The cracked clay riverbeds, wheat fields turned to straw and parched forests of ghostly trees in the fictional Australian town of Kiewarra paint a vivid picture of the economic despair of prolonged drought and the fears of a bushfire that could rip through the depressed farming community in an instant. That haunted canvas is the tinderbox to which a citified local returns after 20 years’ absence in Robert Connolly’s moody crime mystery The Dry. It also provides a strong vehicle for the return of Eric Bana, stepping into air thick with anxiety and suspicion to lead his first homegrown feature in more than a decade.
Adapted by Connolly and Harry Cripps from the best-selling 2016 debut novel by Jane Harper, the film was a sizable hit in its domestic release earlier this year. While this is the kind of slow-burn thriller now more commonly given limited-series TV treatment, the IFC import’s firm handle on pace and tone, its intriguing layers of ambiguity, compelling performances and distinctive setting should spark interest, particularly from audiences hungry for adult drama.
The Bottom Line
A smoldering homecoming
Opening text over the vast, flat landscape reveals that it’s been 324 days since the last rainfall, with snippets of radio news indicating elevated temperatures and fire warnings. Accompanied by the ominous ambient strains of Peter Raeburn’s effective score, the camera pans around the blood-splattered walls of a farmhouse, while a baby screams untended in a crib in the next room and the body of a woman lies dead in the front hallway.
Meanwhile, in one of the cold, blue-steel skyscrapers of Melbourne, Australian Federal Police officer Aaron Falk (Bana) gets a call from the father of an old friend requesting his presence at the funerals that follow what’s being reported as a murder-suicide. Aaron’s childhood friend Luke (Martin Dingle Wall) allegedly shot his wife and son before turning the rifle on himself, only sparing his baby. But certain elements don’t add up, causing Luke’s devastated parents Barb and Gerry (beloved veterans Julia Blake and Bruce Spence) to ask him to stay on and lend an informal hand in the investigation being conducted by inexperienced young police sergeant Greg Raco (Keir O’Donnell).
Lyrical flashbacks threaded through the film show the town when it was still green and the river was a favorite swimming spot for quiet, sensitive teenage Aaron (Joe Klocek), his sweetheart Gretchen (Claude Scott-Mitchell), more volatile pal Luke (Sam Corlett) and troubled Ellie (BeBe Bettencourt), who drifts between the two boys, fully connecting with neither of them. But the tragic drowning of 17-year-old Ellie left unanswered questions that continue to gnaw at Aaron and prompt hostility toward him from the hotheaded locals, particularly Ellie’s embittered father Mal (William Zappa) and roughneck cousin Grant (Matt Nable).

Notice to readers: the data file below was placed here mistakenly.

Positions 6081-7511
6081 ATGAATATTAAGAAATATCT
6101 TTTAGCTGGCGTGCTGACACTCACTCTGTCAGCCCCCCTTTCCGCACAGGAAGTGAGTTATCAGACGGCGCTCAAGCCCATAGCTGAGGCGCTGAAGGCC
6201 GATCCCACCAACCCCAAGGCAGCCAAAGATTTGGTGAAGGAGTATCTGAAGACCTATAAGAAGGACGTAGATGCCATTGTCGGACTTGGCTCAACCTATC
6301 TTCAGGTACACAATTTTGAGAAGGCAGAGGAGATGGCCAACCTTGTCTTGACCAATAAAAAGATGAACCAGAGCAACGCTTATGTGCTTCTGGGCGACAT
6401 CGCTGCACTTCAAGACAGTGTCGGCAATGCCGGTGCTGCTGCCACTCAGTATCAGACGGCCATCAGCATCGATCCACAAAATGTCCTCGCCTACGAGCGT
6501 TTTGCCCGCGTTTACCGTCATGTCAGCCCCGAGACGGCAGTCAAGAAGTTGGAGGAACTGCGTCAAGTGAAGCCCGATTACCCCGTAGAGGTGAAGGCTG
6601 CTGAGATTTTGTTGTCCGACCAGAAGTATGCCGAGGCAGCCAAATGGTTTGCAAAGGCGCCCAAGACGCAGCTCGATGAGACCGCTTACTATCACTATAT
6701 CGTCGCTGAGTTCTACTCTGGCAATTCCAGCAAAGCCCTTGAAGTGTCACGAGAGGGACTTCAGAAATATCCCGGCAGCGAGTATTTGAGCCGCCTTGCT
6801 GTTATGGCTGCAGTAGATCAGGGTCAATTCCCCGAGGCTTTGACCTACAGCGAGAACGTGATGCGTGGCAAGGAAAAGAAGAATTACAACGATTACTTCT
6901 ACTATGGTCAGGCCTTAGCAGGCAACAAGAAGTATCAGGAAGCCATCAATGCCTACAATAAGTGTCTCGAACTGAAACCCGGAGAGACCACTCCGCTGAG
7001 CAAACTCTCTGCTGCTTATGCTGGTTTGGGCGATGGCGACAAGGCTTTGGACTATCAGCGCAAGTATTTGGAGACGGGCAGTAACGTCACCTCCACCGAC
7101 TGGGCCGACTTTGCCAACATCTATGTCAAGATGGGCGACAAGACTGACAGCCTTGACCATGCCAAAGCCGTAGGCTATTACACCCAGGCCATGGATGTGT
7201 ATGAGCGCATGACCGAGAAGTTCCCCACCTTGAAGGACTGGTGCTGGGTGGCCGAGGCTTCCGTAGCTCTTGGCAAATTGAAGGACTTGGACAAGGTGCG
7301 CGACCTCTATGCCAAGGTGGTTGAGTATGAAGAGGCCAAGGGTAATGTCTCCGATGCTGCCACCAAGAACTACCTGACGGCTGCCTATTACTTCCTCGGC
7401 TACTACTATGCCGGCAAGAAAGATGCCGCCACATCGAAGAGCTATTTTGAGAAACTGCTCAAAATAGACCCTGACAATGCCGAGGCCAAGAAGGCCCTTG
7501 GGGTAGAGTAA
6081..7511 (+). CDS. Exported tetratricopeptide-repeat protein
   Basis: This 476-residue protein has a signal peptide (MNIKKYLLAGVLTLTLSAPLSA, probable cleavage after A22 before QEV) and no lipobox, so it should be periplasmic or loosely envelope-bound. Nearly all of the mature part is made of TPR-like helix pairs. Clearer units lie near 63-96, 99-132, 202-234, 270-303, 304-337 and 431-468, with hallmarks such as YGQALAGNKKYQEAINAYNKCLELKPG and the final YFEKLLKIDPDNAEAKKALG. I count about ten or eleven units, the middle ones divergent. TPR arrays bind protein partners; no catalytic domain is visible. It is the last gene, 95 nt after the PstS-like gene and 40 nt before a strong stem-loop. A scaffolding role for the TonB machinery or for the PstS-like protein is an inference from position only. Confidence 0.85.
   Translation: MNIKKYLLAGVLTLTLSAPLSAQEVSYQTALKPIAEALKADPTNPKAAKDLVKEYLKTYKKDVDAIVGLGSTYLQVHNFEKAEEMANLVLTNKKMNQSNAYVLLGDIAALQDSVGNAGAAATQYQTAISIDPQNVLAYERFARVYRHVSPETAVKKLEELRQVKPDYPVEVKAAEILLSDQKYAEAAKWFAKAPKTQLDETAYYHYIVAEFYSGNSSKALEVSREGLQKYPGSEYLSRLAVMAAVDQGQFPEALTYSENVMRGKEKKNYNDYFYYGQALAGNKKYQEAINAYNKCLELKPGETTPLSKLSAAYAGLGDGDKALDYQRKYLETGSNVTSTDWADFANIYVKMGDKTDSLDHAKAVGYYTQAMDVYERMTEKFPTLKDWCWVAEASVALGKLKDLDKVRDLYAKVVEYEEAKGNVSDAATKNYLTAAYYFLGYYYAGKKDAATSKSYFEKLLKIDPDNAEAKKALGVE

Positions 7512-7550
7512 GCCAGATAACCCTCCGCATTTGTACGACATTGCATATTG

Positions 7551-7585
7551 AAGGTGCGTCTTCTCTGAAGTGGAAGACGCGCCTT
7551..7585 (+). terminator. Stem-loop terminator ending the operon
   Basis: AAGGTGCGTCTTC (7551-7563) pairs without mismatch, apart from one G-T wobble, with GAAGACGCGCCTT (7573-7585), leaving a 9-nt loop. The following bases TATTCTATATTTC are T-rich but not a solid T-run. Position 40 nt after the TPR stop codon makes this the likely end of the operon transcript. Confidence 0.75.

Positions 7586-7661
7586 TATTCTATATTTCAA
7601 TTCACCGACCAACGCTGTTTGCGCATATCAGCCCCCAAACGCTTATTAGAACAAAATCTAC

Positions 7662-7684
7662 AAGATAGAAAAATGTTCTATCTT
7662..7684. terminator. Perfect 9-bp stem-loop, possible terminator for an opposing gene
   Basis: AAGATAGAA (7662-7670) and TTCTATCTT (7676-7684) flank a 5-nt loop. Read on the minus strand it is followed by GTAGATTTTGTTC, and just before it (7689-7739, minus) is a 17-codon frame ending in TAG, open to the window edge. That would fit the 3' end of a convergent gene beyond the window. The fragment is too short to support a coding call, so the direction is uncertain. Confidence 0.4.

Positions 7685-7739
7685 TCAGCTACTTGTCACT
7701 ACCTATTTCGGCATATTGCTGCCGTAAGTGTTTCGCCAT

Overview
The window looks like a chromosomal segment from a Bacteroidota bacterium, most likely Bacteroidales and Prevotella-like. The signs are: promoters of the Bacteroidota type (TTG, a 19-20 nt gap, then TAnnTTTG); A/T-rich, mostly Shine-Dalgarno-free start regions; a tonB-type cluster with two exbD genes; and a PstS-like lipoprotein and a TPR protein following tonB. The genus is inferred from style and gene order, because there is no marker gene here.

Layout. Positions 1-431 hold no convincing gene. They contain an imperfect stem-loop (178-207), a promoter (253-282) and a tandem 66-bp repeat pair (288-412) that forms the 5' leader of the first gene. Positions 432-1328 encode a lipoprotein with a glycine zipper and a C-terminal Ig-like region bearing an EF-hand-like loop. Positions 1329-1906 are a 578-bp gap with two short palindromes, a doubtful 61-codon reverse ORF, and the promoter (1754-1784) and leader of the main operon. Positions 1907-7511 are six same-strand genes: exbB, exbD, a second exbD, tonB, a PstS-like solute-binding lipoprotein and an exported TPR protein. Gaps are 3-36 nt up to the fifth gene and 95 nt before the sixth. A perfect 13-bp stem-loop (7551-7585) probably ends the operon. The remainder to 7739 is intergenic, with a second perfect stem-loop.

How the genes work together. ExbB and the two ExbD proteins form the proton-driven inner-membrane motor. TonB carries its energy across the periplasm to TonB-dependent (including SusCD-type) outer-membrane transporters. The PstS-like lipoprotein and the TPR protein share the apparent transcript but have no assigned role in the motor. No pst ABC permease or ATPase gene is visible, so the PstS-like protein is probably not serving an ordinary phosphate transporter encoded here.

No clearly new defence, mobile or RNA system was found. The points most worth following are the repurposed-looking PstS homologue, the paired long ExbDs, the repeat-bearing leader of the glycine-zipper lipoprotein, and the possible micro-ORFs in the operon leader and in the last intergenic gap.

Connolly and gifted DP Stefan Duscio (hot off The Invisible Man) avoid all the usual visual clichés of the Aussie backwater in movies. There are no contemplative Malickian wildlife shots of staring kangaroos or sinister-looking lizards, and not even the fluty song of the magpie that has become an almost compulsory audio element.
Yet the sense of place is palpable, from the drab main commercial street that appears unchanged in decades to the spectacular wide shots of fields starved for moisture and the intimate glimpses of the townsfolk’s careworn faces. That melancholy feeling of a once-thriving community now staring into the maw of an uncertain future is reflected in comments from Gerry about farmers becoming obsolete, replaced by GPS-controlled machinery. The muted, sun-bleached colors and the almost stately elegance of some of the visual compositions suggest the battered dignity beneath the weariness that hangs like a cloud.
As a local lad who left town in haste with his father Erik (Jeremy Lindsay Taylor) for reasons explained late in the action, Aaron has become an outsider. It’s obvious simply from the tailoring of the suit he wears to the funerals. Luke’s parents and school principal Scott Whitlam (John Polson, in front of the camera for the first time since Mission: Impossible II in 2000) are among the few who welcome him. But the most genuine warmth he receives is from Gretchen (Genevieve O’Reilly, terrific), now a single mother who has her own confusion about the tragedy of their high school years.
Editors Nick Meyers and Alexandre De Franceschi fluidly weave in the lazy interludes from that period to contrast with the sad transformation of a town blighted by misfortune. The emotional undertow of scenes with the tight-knit foursome is quite distinct from the circumspect nature of characters in the present. Even when Luke’s obnoxious alpha behavior creates friction, there’s a dreamy sense of discovery for the quartet, both of themselves and each other.
Ellie, however, remains somewhat remote, her sorrowful desire to escape evident when she sings alt-rock band The Church’s “Under the Milky Way” by a campfire. With its aura of mystery, the boulder formation deep in the forest where she goes to find solitude — and to which she brings Aaron — seems a pointed nod from Connolly to the Australian screen classic, Picnic at Hanging Rock.
Harper’s novel stirs in a number of plot points that might easily have veered into melodrama — a clandestine gay relationship, child sexual abuse, a gambling addiction, paternity questions. But Connolly, whose credits include the Anthony LaPaglia features The Bank and Balibo and a chapter of the Tim Winton anthology The Turning, directs the story of a town full of secrets with maturity and restraint. Those qualities are matched by Bana’s sober, soulful performance, as Aaron navigates his conflicted feelings about the past while reaching a grave understanding, first of the recent deaths and then of the one from long ago.